Ownership Is Censorship In China
In the previous post The Greatest Internet Crime Trial in China, there was this comment at the end:
Do not let that mythical figure of 30,000 Internet censors lull you into thinking that they have everything under control. It is a lot more difficult than you think. In most cases, though, they are relying on self-policing -- a China-based BBS, forum or portal will be held responsible for what was allowed to appear; the censor will only show up days, weeks, or months later to retroactively hold the operators responsible so that this is an incentive to be 'vigilant' up front to avoid such problems. Overseas websites will have to be blocked via the Great Internet Firewall upfront, because the locals simply have no capability of coping as such.
That much should have been obvious from the story of how the SMTH BBS (see previous post The Great Chinese BBS Crackdown). If this were during the Cultural Revolution period, there would be a work group of propaganda department bureaucrats, military officers and worker representatives sent from the outside to take charge on the Tsinghua University campus. Today, the BBS operator is simply told to implement a set of rules; if an individual sysop refuses, someone else will take his/her place or else the BBS goes out of operation.
In any case, I am going to summarize a document from the Guangdong Province Department of Telecommunications with respect to BBS (Bulletin Board Systems) (see link). A BBS operator is required to observe the following five points:
This type of delegation of the regular daily censorship duties should not be surprising. It also occurs in the United States and elsewhere. For example, if someone starts distributing kiddie porn through AOL, MSN or Yahoo!, then the operator has the responsibility of suspending and terminating the user and/or reporting the facts to law enforcement. The difference between China and the United States lies in the list of banned activities (see The List of Filtered Items). China bans kiddie porn, it bans any hard pornography and it will also ban any discussion about overseas democracy movements and F*L*G.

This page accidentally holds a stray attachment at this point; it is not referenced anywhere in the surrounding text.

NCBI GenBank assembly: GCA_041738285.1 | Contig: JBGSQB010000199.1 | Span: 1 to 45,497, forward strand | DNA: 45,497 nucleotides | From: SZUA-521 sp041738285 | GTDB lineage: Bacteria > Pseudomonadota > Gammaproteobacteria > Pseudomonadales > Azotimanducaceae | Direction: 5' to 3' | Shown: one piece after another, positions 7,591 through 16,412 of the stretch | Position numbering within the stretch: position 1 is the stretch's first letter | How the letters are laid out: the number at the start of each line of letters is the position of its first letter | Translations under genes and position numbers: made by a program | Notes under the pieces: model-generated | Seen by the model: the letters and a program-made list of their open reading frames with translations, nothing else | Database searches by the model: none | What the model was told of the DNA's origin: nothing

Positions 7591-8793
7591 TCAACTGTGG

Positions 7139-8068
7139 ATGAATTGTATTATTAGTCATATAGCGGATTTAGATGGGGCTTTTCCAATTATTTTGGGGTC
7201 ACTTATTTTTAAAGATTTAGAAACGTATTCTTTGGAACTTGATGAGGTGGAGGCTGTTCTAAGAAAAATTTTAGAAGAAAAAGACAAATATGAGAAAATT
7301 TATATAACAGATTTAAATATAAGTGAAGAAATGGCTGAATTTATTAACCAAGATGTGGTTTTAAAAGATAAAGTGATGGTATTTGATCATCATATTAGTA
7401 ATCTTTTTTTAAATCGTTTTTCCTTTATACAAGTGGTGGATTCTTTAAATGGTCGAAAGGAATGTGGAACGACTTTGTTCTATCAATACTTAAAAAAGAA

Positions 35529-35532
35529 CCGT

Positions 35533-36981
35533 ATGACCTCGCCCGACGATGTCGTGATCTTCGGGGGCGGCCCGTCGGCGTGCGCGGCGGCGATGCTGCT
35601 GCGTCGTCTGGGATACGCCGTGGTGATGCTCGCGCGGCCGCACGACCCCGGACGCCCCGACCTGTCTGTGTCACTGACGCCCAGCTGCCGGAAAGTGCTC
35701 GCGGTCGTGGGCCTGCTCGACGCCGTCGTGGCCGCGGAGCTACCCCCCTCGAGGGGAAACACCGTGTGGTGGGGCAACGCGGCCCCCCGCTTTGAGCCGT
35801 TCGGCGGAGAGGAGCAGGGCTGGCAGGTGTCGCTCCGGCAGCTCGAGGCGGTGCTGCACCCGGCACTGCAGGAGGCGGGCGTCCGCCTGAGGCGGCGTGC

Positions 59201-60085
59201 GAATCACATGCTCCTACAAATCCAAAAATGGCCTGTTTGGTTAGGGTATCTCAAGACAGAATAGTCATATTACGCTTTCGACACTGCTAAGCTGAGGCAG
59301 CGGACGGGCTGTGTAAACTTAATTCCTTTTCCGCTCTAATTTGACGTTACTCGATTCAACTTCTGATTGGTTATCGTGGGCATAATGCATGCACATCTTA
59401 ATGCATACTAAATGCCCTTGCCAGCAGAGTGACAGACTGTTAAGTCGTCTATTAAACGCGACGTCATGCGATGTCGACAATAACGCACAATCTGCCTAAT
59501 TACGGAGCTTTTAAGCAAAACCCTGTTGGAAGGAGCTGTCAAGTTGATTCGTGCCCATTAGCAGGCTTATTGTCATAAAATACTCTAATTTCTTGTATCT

A blogger inside China is required by law to register his/her website, providing full name, address, ID number and telephone number. It does not mean that the 30,000 censors are constantly monitoring every blog minute-by-minute, but it may mean that the blogger can get into trouble when they come into the attention of the censors eventually. The easiest solution for the blogger who wishes to preserve anonymity and therefore protection against retaliation is to have the site hosted overseas. If a blogger inside China cannot procure an overseas site, there is the campaign for "Adopt a Blog." The adopter will have some responsibility for the contents of the adoptee, insofar as no laws are being broken in the hosting country.
The relationship between national laws and the boundary-less nature of the Internet is still unresolved. In 2000, a French judge ordered Yahoo! to ban access from France to Yahoo! auction sites that sell Nazi memorabilia, as required by French law. Yahoo! resolved the crisis not by banning access through filtering, but by banning the sales of such items altogether. The larger issue has therefore been deferred until another time.
In The Greatest Internet Crime Trial in China, the case was about a US-based, Chinese-language pornographic BBS (99bbs.com) directed towards China. The activities on 99bbs (namely, movies, pictures and stories of a pornographic nature, including depictions of rape, incest, bestiality, snuff, etc.) is largely protected by the First Amendment in the United States, but it does violate Chinese anti-pornography laws. Actually, in the case of 99bbs, it may even be breaking American laws if its contents are scrutinised carefully (namely, is the detailed description of the gang-rape of a 10-year-old child just pornography with no redeemable social value or is it a creative work of literary imagination?), but American law enforcement does not spend a lot of time checking out US-based Chinese-language web sites. 99bbs is still operating in the United States and it can be accessed from inside China via proxy services.